SOMERSWORTH, N.H. -- When Lamar Alexander drove away from a campaign stop at the Gateway restaurant here the other day, an accountant named Norman Deane asked a visiting reporter: "What did he say about Medicare?"
Told "Nothing special," Mr. Deane shook his head. "I guess that's to be expected, but these Republicans have got to explain what they're doing with this thing. It seems to be going awfully fast."
At a meeting of Bob Dole supporters in Lebanon the next day, lawyer Charles Greenlee had a similar concern about Medicare: "I don't need it yet, but it won't be long and I wonder if they're not moving too fast."
This is the flesh on the bones of new public opinion polls that show growing uneasiness in the electorate about the rapid pace of Republican reforms since they won control of Congress last year and, in particular, about the radical changes in the Medicare program.
A weekend of conversations with New Hampshire voters, at Republican meetings and elsewhere, suggests that the Democrats have enjoyed some success with their warnings about Medicare.
A new poll conducted for CNN found, for example, that only 32 percent of voters describe themselves as favoring the Republican Medicare plan, compared to 51 percent who oppose it. And only 34 percent said the United States would be "better off" under the Republican plan compared to 45 percent who said "worse off."
Not just Medicare
Nor is the concern about the Republican program limited to the Medicare issue. A new survey published by the Wall Street Journal found only 32 percent of voters agree with the direction Congress is moving, compared to 45 percent who disagree. The comparable figures were 41-39 in July, 48-22 last January.
One inference that may be drawn from the figures -- and from random interviews with voters -- is that the Republicans misinterpreted the message of their 1994 election triumph.
No one questions the proposition that the voters were turning angrily against Democratic liberalism and congressional insulation from the electorate. Nor does anyone knowledgeable about the 1994 campaign doubt that the vote was a rejection of Bill Clinton.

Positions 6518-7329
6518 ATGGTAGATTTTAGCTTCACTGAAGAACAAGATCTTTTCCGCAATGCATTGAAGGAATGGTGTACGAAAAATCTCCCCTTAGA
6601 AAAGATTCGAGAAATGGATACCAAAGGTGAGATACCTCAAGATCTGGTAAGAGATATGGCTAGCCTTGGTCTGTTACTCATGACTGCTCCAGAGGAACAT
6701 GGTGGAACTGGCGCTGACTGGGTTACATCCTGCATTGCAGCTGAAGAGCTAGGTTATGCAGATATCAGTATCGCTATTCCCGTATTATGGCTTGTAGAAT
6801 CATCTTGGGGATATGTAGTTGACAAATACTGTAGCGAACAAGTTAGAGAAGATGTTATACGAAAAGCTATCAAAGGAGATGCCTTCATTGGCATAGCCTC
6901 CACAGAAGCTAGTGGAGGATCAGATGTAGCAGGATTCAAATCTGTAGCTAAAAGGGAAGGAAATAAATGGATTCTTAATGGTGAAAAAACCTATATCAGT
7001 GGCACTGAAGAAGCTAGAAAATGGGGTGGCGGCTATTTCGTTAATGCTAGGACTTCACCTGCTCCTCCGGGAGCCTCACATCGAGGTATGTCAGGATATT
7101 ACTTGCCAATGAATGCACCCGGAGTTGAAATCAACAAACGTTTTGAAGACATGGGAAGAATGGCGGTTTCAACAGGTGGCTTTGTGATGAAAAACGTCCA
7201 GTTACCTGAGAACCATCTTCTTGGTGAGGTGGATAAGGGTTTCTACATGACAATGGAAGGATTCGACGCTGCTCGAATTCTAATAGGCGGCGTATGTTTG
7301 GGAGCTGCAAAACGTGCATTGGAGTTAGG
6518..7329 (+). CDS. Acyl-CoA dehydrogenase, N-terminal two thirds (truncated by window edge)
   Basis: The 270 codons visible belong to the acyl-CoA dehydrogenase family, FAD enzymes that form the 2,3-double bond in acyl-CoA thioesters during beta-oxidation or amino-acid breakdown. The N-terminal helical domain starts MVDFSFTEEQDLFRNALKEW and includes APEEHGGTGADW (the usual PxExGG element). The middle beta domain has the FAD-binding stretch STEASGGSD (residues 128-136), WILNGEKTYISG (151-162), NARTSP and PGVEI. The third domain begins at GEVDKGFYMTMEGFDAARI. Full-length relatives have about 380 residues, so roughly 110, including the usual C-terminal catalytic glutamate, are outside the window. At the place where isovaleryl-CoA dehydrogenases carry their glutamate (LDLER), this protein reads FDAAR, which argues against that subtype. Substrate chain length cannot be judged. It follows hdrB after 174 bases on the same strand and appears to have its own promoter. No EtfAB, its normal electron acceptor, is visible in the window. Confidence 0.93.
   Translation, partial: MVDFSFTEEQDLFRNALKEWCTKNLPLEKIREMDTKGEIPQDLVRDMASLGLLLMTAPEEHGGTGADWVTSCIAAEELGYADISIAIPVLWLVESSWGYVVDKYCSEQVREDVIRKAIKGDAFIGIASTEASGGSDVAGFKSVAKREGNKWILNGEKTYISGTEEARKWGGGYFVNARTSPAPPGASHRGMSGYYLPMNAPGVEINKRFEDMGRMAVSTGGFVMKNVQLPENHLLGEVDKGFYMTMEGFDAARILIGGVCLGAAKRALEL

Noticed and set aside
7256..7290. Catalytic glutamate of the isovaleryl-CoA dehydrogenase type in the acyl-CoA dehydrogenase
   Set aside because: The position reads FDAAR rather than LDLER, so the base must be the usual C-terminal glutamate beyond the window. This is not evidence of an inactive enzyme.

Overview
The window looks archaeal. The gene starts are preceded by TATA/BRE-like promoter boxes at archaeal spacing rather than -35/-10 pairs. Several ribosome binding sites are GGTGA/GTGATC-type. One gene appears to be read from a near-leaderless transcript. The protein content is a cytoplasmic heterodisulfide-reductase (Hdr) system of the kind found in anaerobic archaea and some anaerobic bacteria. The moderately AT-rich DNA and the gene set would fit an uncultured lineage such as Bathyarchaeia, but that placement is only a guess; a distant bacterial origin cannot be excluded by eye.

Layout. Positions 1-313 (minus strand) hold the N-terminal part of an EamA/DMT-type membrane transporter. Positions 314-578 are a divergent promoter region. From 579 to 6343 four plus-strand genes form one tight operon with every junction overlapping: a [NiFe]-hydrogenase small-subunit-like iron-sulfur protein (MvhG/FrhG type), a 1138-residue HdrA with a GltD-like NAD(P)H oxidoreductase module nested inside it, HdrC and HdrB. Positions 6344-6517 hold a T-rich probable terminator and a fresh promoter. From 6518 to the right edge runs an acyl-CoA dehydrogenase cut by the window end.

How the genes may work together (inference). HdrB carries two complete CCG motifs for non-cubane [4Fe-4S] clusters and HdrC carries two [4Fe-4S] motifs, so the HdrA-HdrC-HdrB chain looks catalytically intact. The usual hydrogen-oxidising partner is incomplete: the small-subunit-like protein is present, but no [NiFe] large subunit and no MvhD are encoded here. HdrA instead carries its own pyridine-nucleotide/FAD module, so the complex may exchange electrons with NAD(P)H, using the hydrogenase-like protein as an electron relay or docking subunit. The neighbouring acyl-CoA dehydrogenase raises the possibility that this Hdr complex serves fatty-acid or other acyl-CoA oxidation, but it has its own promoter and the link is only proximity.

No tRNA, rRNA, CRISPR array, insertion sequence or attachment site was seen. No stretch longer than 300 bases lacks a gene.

But that is not the same thing as an endorsement of radical change carried out at a breakneck pace. Nor is it the same thing as an endorsement of the most extreme expressions of conservative ideology such as the new assaults on abortion rights.
On the contrary, the polling data underlines something professionals in both political parties understand but sometimes forget -- that voters tend to be cautious about change.
The concern over Medicare is the most obvious, and it extends beyond the beneficiaries themselves. Vincent DeNardis, a truck driver who lives near Gorham, described his concern this way: "My wife and I have three parents on Medicare and we're both over 50, so we want to know what's going to be there later."
Quite beyond the specifics, however, voters remain skeptical about politicians even if they praise the alacrity with which Republicans in Congress have attacked long-standing problems.
"They tell us there's not going to be any pain [from Medicare changes], just a little hurt," said Mr. DeNardis, "but I figure we're going to get whacked."
The Democrats can draw little comfort, however, from the reservations about the pace of the Republican program. Indeed, for many voters, the Democrats are irrelevant to the debate.
"I'm a Democrat," trucker DeNardis said, "but they don't have any answers, so they end up saying let's not change anything. That's no solution."
That attitude may explain one of the most striking findings of several current polls -- that 55 percent to 60 percent of the voters believe the country is "off on the wrong track" rather than "heading in the right direction." For political strategists, a "wrong track" number that high points to potential problems for incumbents in the next election.
So the bottom line is that although the Republicans are still riding high, they may be overplaying their hands.
Jack W. Germond and Jules Witcover report from The Sun's Washington bureau.